People working in development are finding that two questions are increasingly important. These are: who is included? And, who is left out?
Problem analysis: We are faced all the time with problems and we need to understand them. In this process of analysing, have we included all the main actors in the problem?
EXAMPLE: After civil and regional wars, all kinds of activities are carried out to disarm and reintegrate the male soldiers. As the problem is analysed and the interventions developed, women tend to be invisible. But women were victims during the fighting. They may also have been part of the problem, as soldiers (2% of troops in Liberia) or by encouraging husbands to bring back loot. See “Disarming, demobilising and reintegrating (DDR)” below.
EXAMPLE: For too long, the analysis of the issue of HIV/AIDS has focused on women because women are accessible through health facilities such as clinics. In “Working with Men, responding to AIDS, Gender, Sexuality and HIV” below, husbands and boyfriends are put back into the issue.
Developing a good project cycle: We plan, implement and monitor projects that might help the problem. But who are “we”? Have we included all the main actors who are involved? Or are there groups that are invisible, groups that are left outside the door?
EXAMPLE: The Ministry of Health in an African country decided it needed a ten-year Family Planning Plan. Each of the thirteen departments of the Ministry had a male doctor at its head, providing sufficient people for a working group. There were competent female nurses in each department but it was easier to leave them out. So the Family Planning Plan was written and published without the involvement of a single woman – and it was not very good.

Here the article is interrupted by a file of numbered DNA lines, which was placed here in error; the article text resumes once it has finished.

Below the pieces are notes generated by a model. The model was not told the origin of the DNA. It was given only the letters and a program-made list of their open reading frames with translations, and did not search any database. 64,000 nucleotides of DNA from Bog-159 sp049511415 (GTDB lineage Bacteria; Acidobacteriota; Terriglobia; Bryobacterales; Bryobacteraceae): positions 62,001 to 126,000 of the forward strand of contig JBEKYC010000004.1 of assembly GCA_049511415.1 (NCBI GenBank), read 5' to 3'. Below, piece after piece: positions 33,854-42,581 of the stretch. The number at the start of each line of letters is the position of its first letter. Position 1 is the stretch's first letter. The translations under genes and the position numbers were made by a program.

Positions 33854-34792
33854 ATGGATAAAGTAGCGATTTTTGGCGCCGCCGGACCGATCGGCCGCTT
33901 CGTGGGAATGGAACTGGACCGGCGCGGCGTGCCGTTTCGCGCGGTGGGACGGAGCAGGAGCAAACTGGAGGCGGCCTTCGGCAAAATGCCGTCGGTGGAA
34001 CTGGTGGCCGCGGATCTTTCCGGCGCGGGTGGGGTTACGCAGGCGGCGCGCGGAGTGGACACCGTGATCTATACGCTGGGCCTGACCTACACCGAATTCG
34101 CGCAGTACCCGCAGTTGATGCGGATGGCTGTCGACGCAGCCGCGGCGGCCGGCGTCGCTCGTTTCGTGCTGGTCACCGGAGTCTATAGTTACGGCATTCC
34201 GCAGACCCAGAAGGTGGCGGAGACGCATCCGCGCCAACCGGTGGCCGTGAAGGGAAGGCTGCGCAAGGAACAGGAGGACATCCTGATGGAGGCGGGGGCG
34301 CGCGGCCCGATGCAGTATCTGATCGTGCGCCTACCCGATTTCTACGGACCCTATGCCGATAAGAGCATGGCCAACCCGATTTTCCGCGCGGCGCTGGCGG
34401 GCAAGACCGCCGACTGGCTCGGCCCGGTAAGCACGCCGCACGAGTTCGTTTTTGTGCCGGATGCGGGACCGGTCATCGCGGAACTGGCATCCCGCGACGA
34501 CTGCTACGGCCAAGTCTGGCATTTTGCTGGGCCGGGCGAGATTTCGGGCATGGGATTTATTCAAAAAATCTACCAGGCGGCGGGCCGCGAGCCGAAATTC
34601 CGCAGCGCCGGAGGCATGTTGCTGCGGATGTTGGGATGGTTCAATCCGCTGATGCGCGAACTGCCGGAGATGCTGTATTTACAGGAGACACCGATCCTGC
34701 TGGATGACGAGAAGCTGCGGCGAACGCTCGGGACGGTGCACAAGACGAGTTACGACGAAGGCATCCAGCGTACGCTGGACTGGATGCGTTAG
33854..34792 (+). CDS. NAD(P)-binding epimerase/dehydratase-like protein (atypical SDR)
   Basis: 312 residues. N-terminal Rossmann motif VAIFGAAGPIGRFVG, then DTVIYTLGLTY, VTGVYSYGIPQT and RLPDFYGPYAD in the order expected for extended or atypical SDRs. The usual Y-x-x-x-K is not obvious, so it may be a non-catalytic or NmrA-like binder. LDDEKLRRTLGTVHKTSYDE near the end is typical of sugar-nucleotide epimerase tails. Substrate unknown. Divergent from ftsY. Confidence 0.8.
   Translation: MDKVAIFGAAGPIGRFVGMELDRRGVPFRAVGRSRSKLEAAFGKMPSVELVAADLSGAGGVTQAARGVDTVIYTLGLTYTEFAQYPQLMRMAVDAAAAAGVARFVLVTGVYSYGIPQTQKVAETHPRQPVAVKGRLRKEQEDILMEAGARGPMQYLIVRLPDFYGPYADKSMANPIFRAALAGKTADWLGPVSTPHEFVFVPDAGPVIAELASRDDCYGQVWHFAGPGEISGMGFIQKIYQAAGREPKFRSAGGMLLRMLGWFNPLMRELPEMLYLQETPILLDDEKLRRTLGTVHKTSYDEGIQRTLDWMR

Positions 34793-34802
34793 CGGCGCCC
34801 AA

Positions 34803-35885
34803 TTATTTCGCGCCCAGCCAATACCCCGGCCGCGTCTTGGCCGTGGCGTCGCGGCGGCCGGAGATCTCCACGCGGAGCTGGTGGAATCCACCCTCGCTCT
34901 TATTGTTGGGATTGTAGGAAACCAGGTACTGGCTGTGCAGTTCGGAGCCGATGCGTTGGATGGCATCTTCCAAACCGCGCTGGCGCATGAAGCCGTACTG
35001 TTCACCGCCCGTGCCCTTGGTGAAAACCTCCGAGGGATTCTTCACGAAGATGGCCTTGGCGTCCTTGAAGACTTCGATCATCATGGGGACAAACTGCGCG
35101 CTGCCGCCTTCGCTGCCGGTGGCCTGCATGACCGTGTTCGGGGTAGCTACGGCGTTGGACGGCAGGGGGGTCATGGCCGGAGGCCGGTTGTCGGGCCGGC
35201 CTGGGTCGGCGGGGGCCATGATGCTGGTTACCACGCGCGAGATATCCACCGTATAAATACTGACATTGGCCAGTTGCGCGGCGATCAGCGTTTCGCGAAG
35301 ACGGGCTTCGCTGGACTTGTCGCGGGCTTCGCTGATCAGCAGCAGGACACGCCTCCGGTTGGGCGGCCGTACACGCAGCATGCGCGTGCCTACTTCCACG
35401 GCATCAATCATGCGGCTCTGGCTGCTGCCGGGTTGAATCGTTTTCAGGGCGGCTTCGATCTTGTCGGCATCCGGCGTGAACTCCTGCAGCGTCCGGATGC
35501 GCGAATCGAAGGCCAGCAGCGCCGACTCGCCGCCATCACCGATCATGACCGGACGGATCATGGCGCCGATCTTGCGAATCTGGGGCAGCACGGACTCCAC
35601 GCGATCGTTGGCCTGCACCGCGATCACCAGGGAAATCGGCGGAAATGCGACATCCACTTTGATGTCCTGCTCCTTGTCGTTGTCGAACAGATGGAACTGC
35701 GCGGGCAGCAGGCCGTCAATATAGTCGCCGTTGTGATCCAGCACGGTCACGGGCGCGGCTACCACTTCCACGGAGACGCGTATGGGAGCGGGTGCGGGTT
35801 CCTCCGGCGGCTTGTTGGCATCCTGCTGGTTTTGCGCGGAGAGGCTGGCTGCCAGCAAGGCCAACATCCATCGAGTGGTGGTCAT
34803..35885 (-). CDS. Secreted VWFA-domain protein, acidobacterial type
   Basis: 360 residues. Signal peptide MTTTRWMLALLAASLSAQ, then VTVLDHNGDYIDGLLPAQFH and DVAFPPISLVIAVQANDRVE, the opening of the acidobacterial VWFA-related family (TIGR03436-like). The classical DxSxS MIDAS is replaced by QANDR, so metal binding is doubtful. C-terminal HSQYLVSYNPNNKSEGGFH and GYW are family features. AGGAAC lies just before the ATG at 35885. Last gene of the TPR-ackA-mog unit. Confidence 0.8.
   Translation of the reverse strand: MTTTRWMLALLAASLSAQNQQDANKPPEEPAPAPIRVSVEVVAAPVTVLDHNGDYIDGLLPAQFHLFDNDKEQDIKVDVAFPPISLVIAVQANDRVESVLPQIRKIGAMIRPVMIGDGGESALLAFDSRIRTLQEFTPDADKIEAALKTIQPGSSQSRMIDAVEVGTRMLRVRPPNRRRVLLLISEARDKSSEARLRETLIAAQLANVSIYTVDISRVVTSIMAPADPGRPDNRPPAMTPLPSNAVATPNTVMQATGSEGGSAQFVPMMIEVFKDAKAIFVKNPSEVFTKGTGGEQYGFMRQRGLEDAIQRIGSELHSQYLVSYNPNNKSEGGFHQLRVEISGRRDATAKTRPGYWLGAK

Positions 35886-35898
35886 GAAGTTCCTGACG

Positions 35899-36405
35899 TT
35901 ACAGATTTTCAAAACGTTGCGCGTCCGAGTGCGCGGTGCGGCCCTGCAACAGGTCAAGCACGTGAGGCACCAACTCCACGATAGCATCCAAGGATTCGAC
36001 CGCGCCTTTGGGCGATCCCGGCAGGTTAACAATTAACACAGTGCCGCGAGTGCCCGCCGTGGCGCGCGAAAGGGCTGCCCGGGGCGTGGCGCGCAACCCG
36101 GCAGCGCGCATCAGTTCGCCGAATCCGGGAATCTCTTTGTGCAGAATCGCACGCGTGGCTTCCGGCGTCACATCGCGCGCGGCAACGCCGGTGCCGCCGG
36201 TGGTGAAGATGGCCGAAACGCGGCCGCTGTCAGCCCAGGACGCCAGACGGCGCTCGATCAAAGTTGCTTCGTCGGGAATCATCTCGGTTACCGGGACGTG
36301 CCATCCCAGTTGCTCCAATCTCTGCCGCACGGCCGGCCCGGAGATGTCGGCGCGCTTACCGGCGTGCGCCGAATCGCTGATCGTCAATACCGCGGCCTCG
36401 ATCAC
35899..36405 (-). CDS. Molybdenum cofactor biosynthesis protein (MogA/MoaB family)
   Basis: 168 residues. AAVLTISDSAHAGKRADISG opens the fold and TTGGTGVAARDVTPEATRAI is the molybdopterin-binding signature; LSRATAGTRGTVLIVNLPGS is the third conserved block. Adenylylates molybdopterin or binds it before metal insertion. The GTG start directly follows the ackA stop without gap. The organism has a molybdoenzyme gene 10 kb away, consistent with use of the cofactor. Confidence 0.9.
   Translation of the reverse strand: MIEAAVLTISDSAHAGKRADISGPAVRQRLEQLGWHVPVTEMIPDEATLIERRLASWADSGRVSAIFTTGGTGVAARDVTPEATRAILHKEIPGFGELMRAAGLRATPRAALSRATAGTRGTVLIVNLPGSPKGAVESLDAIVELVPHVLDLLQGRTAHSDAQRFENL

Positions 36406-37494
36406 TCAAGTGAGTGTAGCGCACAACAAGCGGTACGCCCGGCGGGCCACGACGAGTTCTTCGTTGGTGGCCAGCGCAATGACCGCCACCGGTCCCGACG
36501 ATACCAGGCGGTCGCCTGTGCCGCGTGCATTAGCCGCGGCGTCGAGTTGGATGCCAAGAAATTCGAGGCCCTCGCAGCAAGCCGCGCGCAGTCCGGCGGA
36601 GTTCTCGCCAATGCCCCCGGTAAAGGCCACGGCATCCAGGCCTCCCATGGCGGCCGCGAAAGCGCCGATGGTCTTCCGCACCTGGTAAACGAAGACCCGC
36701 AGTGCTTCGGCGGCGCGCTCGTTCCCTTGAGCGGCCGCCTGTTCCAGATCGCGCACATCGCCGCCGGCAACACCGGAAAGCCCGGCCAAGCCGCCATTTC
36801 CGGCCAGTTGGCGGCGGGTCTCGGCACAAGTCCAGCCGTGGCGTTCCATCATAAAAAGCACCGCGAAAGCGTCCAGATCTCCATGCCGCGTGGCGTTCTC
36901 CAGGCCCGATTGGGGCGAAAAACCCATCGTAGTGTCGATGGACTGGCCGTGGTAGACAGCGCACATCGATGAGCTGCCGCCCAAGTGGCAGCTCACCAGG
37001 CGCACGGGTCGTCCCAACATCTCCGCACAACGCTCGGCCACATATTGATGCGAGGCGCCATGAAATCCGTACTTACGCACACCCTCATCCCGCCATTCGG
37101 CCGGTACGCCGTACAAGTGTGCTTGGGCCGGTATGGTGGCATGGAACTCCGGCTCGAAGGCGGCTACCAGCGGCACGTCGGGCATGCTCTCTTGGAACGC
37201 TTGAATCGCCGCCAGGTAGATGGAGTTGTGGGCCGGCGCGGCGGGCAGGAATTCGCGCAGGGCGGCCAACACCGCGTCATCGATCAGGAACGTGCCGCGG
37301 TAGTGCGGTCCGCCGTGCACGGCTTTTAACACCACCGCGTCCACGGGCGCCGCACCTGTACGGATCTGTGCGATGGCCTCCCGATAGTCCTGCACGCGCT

Are beneficiaries included as partners?
EXAMPLE: An NGO working with the elderly was set up by good-hearted university graduates. They started a project with no consultation or Needs Assessment. Beneficiaries were seen as passive accepters of a service, not as partners. So young, middle-class, mainly men decided on the needs of elderly, rural, mainly women.
Do your services exclude or include?
Are your Services accessible to all or discouraging to most?
Women and Health: There are major issues around the ways that women cannot get access to services, especially Reproductive Health services. See WHO's section on Sexual and reproductive health – Gender and rights
Involving men: The rights and roles of women and men are part of one big picture. Efforts to bring women into the mainstream of development now emphasize partnership between women and men – for example in the field of Reproductive Health and AIDS. See Aids Alliance’s Approaches to Gender and Sexuality: responding to HIV (44pp PDF)
“Across the world, people working on HIV/AIDS now recognise the importance of developing their work with men in order to have a real impact on the epidemic. There is a growing interest in identifying strategies that will be effective in reaching out to different groups of men and enabling them to change their attitudes and behaviour”